The Greek campaign was launched because the western Allies, particularly British Prime Minister David Lloyd George, had promised Greece territorial gains at the expense of the Ottoman Empire. It ended with Greece giving up all territory gained during the war, returning to its pre-war borders, and engaging in a population exchange with the newly established state of Turkey under provisions in the Treaty of Lausanne
Ulema – educated class of Muslim scholars; they are usually dispensers of Shari’a (Islamic law).
Umma muhammadiya –
Umma muhammadiya – This was the Islamic community that the Mahdi of Sudan created.
Umma Party
Umma Party – Instituted by Lutfi Al-Sayyid, it extolled equal rights, but was partly an Egyptian nationalist movement, and was territorial in its nationalism.
Urabi Revolt
Urabi Revolt - The Urabi Revolt was an uprising in Egypt in 1879-82 against the Khedive and European influence in the country. It was led by and named after Colonel Ahmed Urabi. Think of the lecture by Jason on foreign interference and popular responses.
Waqf – A religious land endowment. In Algeria, the French eventually confiscated these lands and distributed them to colons.
Warnier Law
Warnier Law - Law passed by France's National Assembly in 1873 to establish individual titles on previously undivided lands held by families and tribes in Algeria.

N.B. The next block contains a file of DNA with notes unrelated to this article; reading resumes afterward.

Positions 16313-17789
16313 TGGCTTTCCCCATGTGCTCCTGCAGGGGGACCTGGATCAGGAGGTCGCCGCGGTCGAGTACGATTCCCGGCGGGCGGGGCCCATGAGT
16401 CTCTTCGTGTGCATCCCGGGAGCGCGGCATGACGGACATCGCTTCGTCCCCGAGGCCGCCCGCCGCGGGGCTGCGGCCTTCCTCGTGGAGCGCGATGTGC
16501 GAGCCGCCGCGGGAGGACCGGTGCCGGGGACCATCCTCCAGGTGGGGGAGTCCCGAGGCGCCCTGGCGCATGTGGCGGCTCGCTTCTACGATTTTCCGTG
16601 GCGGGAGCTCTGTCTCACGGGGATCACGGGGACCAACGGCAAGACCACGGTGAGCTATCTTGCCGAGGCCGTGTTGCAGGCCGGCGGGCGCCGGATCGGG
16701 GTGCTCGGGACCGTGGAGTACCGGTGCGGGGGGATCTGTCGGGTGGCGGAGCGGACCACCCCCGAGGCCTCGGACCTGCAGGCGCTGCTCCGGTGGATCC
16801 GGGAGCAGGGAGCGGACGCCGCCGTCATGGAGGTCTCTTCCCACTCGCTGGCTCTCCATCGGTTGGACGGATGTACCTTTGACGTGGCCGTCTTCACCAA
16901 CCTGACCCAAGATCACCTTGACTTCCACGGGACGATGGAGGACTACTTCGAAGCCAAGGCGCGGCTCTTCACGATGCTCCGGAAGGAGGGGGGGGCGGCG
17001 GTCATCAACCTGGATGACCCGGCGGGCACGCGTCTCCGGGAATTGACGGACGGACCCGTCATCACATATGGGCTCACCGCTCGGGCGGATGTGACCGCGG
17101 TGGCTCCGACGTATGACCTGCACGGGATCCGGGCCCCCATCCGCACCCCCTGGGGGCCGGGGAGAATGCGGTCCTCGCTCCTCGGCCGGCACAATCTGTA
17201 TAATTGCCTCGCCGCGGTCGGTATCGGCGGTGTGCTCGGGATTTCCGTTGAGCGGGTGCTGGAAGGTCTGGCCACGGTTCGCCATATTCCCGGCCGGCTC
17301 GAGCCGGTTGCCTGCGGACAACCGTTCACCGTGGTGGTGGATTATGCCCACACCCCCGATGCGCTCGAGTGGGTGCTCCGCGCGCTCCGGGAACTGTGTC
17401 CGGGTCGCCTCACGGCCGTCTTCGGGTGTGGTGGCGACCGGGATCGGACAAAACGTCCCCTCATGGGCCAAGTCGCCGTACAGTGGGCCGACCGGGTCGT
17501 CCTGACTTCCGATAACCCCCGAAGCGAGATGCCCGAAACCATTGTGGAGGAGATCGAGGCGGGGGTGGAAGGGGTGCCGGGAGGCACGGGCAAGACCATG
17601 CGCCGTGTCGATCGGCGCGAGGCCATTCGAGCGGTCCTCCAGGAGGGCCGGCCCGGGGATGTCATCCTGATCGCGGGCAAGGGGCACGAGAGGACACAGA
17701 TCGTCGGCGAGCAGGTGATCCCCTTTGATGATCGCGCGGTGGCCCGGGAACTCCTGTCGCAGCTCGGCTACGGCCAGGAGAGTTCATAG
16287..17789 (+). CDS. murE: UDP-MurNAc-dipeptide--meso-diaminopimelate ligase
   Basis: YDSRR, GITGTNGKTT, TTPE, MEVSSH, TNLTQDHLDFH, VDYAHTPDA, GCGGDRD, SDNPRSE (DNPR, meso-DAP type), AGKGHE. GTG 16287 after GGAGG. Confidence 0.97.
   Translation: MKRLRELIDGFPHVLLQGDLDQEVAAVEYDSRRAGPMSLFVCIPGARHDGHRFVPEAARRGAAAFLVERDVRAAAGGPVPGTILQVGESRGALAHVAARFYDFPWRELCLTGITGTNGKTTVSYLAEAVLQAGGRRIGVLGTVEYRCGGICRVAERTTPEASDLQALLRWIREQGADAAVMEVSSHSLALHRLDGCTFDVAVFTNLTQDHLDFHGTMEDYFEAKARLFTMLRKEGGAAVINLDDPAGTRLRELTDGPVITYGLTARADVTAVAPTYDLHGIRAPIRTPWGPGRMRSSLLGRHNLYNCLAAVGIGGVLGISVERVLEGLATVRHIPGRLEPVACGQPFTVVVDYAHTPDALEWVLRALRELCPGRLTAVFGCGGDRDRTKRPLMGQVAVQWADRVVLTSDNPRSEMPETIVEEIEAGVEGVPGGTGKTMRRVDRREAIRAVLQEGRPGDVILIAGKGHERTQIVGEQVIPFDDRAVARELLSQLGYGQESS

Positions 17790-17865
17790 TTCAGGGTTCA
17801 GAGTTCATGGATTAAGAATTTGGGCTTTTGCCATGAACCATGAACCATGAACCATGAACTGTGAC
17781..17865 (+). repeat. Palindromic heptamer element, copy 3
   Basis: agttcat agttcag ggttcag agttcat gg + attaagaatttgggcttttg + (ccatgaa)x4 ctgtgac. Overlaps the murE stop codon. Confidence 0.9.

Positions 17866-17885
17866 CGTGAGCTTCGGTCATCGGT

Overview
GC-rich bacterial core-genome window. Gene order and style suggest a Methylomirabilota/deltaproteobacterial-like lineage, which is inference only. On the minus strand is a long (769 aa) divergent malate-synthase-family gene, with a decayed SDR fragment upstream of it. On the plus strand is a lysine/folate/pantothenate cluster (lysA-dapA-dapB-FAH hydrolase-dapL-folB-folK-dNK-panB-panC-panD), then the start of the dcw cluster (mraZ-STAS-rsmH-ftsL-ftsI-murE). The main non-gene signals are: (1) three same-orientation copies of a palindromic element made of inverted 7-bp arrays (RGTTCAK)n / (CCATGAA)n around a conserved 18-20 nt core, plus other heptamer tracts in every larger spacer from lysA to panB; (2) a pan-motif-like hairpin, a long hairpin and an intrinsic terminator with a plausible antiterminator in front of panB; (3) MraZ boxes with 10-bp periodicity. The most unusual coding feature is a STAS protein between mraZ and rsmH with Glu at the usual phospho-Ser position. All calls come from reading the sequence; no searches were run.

he World Zionist Organization, or WZO, was founded as the Zionist Organization, or ZO, in 1897 at the First Zionist Congress, held from August 29 to August 31 in Basel, Switzerland. The ZO served as an umbrella organization for the Zionist movement, whose objective was the creation of a Jewish homeland in The British Mandate of Palestine. Theodor Herzl, who with Max Nordau and Zvi Shimshi, organized the first Congress, later wrote in his diary: "If I were to sum up the Congress in a word – which I shall take care not to publish – it would be this: At Basle I founded the Jewish State. If I said this out loud today I would be greeted by universal laughter. In five years perhaps, and certainly in fifty years, everyone will perceive it." When the State of Israel was declared 51 years later on May 14, 1948, many of its new administrative institutions were already in place, having evolved during the regular Zionist Congresses of the previous decades. Some of these institutions remain to this day. The WZO's headquarters was permanently moved to Jerusalem, after being located over the years in capitals of Europe, including Berlin and London, and most recently in New York City, in the United States.